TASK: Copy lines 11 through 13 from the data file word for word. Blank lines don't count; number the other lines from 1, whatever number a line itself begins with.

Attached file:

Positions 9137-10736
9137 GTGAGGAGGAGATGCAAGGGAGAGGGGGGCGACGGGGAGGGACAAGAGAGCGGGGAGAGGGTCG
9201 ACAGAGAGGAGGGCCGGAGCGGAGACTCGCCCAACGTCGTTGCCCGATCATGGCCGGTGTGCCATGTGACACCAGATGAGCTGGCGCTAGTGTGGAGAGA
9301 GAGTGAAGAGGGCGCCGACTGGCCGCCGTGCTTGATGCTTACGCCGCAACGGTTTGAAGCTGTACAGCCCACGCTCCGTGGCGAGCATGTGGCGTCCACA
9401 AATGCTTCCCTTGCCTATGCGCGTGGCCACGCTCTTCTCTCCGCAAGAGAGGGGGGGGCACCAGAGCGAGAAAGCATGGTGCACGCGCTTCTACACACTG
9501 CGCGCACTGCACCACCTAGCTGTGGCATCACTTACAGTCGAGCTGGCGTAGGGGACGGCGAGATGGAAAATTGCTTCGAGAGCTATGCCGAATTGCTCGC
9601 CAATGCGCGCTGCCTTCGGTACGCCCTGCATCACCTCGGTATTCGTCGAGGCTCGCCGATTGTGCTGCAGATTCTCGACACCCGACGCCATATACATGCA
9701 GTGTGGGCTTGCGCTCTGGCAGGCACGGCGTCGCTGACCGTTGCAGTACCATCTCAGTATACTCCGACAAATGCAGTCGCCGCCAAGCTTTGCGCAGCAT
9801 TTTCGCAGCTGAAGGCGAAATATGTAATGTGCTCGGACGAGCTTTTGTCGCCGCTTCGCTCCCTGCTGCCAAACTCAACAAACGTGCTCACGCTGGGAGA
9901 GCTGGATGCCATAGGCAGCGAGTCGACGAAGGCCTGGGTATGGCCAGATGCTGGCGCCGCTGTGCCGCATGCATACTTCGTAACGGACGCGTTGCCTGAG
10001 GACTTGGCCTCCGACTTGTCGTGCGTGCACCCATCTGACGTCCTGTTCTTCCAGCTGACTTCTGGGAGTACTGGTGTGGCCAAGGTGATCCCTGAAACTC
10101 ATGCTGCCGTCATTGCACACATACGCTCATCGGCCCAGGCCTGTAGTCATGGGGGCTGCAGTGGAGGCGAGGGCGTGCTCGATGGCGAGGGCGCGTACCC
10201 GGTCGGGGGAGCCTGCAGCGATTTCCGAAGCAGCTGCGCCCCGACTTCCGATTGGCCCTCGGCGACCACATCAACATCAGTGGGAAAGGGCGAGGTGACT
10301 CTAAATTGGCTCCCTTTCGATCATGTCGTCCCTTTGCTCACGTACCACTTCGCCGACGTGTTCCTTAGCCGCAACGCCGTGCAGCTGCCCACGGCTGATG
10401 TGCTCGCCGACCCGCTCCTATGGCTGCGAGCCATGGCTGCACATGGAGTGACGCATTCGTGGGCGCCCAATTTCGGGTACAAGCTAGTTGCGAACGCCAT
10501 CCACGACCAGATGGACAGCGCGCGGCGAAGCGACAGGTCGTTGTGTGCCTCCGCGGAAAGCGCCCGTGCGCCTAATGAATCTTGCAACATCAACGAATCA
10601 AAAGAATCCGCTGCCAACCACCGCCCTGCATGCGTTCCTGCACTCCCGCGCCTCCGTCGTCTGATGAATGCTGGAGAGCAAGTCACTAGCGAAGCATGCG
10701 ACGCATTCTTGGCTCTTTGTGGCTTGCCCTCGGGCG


10001 GACTTGGCCTCCGACTTGTCGTGCGTGCACCCATCTGACGTCCTGTTCTTCCAGCTGACTTCTGGGAGTACTGGTGTGGCCAAGGTGATCCCTGAAACTC
10101 ATGCTGCCGTCATTGCACACATACGCTCATCGGCCCAGGCCTGTAGTCATGGGGGCTGCAGTGGAGGCGAGGGCGTGCTCGATGGCGAGGGCGCGTACCC
10201 GGTCGGGGGAGCCTGCAGCGATTTCCGAAGCAGCTGCGCCCCGACTTCCGATTGGCCCTCGGCGACCACATCAACATCAGTGGGAAAGGGCGAGGTGACT